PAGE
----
CompassionateMind.net - Home How to Explore and Study Intention: 10 steps Edit Article Edited by George AP, Teresa, Flickety, Daniel and 10 others Intention is a surprisingly important, but rarely explored part of the mind, as its significance is only important after the fact. Ad Steps 1Find out the ways you can best view intention as it happens. 10Continue to evaluate intention. Tips Consider studying how intention is treated within different disciplines in order to broaden your understanding of it. Warnings Take things a step at a time, this is understanding a major part of how the mind works and reacts. Meditation and Mindfulness Mindfulness is not thinking, interpreting, or evaluating; it is an awareness of perception. It is a nonjudgmental quality of mind which does not anticipate the future or reflect back on the past. Any activity can be done with mindfulness. Talking on the telephone, cleaning your home, driving, working, and exercising can all be incorporated into a mindfulness practice. Throughout the day, inwardly pause and become very aware of where you are, what you are doing, and how you are feeling. When mindfulness is the primary tool of meditation, the awareness that we apply to our breath (or to whatever our object–or focus–of meditation is, such as a word, image, sound, or physical sensation to which we return our attention after becoming distracted) can be expanded to include all physical and mental processes so that we may become more mindful of our thoughts and actions. It is commonly thought that meditators hope to stop all thoughts and rest their minds in thoughtless peace. by Steven Smith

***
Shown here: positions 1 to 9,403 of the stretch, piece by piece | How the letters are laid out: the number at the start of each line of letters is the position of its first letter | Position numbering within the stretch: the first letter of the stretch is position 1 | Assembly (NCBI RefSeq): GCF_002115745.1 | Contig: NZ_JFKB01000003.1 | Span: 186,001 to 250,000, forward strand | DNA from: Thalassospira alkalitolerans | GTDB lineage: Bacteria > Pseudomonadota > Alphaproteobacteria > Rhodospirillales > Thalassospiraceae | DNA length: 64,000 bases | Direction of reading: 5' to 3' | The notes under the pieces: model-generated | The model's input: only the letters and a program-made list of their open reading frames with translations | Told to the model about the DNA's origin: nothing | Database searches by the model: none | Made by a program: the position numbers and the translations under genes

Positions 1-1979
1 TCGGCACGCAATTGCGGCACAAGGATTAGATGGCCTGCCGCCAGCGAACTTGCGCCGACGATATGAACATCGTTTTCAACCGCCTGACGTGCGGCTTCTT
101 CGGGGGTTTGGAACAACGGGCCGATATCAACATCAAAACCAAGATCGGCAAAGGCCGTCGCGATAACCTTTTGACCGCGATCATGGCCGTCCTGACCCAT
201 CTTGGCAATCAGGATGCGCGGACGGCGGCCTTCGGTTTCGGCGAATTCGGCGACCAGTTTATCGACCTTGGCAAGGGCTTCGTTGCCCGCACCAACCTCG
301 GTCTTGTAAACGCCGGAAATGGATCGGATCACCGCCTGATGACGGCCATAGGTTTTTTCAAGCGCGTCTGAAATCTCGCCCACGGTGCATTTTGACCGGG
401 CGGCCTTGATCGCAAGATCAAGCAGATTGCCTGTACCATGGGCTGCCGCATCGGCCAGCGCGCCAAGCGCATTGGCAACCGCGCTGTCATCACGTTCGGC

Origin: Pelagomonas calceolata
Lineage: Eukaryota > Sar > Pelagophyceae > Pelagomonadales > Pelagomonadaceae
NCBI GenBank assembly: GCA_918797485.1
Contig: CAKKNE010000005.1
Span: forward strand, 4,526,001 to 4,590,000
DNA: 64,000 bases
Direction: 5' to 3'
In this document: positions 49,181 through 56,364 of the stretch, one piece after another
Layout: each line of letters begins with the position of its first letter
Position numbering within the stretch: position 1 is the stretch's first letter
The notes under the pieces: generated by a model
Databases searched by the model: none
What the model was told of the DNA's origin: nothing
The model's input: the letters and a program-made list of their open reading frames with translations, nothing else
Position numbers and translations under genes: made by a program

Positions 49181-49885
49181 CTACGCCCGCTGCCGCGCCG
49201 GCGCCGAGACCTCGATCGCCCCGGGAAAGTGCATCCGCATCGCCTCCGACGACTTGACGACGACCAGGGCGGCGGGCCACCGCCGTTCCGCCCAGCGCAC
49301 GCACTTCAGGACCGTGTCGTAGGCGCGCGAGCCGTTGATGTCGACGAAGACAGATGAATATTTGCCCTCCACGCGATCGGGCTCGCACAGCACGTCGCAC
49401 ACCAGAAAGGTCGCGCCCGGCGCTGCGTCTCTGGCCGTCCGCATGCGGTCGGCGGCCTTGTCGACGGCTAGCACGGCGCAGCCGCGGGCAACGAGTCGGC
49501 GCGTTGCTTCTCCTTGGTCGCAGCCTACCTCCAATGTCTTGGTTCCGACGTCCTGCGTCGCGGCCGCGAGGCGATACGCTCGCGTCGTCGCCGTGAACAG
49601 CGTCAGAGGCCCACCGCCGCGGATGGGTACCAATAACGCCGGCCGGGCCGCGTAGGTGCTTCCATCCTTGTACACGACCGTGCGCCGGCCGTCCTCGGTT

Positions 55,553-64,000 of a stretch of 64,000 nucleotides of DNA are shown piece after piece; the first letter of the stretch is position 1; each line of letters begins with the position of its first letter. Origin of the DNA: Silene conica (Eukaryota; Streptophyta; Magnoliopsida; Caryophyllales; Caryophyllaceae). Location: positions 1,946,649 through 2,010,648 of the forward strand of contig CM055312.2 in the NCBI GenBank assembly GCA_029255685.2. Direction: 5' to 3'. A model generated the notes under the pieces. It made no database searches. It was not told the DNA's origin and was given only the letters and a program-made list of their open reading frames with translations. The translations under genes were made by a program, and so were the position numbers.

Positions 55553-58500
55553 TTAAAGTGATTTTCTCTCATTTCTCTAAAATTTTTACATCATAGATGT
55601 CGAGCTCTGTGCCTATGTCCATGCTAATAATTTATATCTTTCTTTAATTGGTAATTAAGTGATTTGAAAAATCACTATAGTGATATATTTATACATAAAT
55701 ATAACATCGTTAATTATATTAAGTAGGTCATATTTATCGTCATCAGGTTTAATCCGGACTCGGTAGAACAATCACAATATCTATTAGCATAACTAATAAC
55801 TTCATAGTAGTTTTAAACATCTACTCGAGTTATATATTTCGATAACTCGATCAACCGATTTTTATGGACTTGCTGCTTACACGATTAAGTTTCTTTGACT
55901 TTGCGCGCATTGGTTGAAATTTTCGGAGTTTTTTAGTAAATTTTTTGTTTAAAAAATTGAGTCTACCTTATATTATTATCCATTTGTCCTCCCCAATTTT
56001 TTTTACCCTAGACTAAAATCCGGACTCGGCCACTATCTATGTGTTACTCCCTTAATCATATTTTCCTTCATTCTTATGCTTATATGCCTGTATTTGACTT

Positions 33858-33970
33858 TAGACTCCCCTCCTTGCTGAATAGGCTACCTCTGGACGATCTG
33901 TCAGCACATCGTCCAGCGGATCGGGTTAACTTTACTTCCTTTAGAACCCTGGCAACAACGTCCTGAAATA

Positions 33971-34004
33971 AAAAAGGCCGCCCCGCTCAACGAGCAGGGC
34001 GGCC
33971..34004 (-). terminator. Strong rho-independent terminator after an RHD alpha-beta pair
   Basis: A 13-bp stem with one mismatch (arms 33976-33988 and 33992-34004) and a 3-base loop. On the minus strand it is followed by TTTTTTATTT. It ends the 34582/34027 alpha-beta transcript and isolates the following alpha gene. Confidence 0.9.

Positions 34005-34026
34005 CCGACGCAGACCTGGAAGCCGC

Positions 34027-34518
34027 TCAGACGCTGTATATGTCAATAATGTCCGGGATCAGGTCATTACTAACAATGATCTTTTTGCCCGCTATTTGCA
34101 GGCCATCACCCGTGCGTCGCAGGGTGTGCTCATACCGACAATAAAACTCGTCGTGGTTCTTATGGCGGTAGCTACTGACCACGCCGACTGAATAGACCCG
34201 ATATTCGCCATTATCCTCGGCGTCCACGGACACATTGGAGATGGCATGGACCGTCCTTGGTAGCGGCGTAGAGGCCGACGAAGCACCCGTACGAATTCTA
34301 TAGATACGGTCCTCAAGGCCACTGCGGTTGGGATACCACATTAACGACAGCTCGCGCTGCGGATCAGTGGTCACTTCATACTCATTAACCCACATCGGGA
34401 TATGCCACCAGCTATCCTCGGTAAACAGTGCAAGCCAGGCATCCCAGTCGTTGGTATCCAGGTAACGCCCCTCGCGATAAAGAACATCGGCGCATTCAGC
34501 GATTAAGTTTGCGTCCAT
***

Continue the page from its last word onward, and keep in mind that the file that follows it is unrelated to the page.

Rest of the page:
Christopher Bolton's Japanese for Your Mac This site describes how to use Japanese on a Macintosh computer, particularly for people who use a Mac predominantly in English but also want to read, write, browse, and email in Japanese. This front page contains information on activating Japanese support in Mac OS: start by following the instructions below, then consult the other pages on the site for information on specific tasks and applications: email, web browsing, dictionary software, etc. The instructions on this site are for Mac OS 10.8 (Mountain Lion), and you can use them with only slight changes to earlier versions of Mac OS X. Getting Started: How to Enable Japanese Input in Mac OS Today using Japanese with the Mac is relatively seamless. To enable input in Japanese (or other Asian languages), go to System Preferences from the Apple menu, click on the blue flag icon labeled Language and Text, then select the Input Sources tab. Do I need a Japanese Keyboard? Choosing English or Japanese Menus in Applications